Control over food is an important issue for me, so it makes sense that I would be upset about it during the challenge. Usually, I think about control over food in terms of growing locally, growing your own, and in general taking back control of the food system from big corporations and agribusiness.  The way our food system is set up affects us all as individuals to varying degrees, by influencing what food is available to us, where it is available and for what price


Monday May 6th 2013


Morning: Oatmeal and smoothie (I forgot I couldn't eat before the challenge)

Lunch: Leftover soup and cornbread (cheat)

Dinner: Cooked whole wheat pasta noodles- plain (didn't have a can opener)

I need to be better prepared


Hungry, tired, distracted, angry, annoyed, weepy



Panic- worrying about not being able to function without food. Thinking back- if I hadn't eaten in the morning, not being safe to drive

Lack of sense of control- lack of choice in how I eat- this would be harder in the winter.

What do I do about my cat?

Requires time- have to cook and be creative

  • Picked up food at 9:30- nothing "ready" for lunch
  • Thank goodness for the dinner at the Table

I take food and convenience food for granted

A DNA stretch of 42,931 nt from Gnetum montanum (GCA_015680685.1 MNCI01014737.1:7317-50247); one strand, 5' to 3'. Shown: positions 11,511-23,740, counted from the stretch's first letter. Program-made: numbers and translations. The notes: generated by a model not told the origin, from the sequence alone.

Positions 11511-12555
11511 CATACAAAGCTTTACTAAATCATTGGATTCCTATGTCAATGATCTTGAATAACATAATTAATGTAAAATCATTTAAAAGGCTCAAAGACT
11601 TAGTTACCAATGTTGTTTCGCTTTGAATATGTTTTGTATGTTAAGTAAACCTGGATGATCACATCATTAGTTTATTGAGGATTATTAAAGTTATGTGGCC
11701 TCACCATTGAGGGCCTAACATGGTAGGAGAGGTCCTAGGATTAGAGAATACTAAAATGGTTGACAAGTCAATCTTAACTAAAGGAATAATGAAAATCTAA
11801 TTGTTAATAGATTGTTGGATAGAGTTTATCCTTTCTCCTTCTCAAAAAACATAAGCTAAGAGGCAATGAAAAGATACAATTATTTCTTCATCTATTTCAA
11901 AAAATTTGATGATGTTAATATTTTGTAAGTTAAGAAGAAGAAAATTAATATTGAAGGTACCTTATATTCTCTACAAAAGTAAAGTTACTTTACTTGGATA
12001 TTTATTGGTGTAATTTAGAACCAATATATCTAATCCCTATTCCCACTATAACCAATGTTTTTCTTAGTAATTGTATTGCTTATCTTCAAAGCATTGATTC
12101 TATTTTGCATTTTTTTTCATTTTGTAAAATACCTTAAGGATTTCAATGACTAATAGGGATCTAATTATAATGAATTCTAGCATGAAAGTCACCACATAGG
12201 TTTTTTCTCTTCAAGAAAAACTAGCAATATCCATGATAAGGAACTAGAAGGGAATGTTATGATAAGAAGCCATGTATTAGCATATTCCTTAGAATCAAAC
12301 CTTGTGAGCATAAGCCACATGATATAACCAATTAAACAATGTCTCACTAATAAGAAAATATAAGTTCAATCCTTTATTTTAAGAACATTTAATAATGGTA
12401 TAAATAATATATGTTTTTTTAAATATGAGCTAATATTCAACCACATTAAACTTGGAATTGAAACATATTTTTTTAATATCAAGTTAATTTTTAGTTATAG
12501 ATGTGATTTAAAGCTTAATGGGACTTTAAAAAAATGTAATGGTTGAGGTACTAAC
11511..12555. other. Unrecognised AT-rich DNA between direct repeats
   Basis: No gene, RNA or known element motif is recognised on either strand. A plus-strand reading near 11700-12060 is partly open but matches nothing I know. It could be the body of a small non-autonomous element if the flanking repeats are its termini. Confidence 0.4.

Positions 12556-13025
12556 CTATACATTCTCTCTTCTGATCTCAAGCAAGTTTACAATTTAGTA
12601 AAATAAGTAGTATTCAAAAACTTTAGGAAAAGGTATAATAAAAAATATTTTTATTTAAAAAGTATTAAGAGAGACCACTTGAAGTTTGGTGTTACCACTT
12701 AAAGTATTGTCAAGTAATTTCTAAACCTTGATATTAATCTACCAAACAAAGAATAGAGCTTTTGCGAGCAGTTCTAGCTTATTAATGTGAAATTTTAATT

I was not prepared and made a bad choice in avoiding taking eggs and milk in the hamper (how to bake? What good is the flour?)

Harder to be hungry when I don't know what/how I will eat next (or even waiting for a meal- I have to be on someone else's schedule)


Tuesday May7th 2013


Morning: Banana, oat, and milk smoothie

Snack: Egg salad on cracker with lettuce

Lunch: Whole wheat pasta with beans and tomato sauce

Dinner: Ground beef, beans, pasta, tomato sauce, onion, spring garlic (foraged)



Hungry, sad to be eating my only apple for the week but grateful for my bananas.

Tired, yawning constantly

Distracted by the need for food



More reflections on feelings of lack of control

Distracted by hunger

Cavalier attitude toward food highlighted- now saving every bit. Convenience and control


Wednesday May 8th 2013


Morning: smoothie, cracker and egg

Lunch: mash-up (rice, beef, beans, tomatoes, onion, foraged garlic) with broccoli

Snack: mash-up with asparagus

Dinner: mash-up with tomato, black bean and asparagus



Angry, agitated, hungry, exhausted, easily set-off/bothered, stressed, SO TIRED



Wanted to quit, wanted a coffee, having trouble focusing on the positive


Thursday May 9th 2013


Not logged




Friday May 10th 2013


Morning: No breakfast

Lunch: Egg salad on crackers

Dinner: Community meal at the Table



Hungry, not eating enough- don't want to work or eat

Waiting for the community meal


Really wanted to quit today, just end early.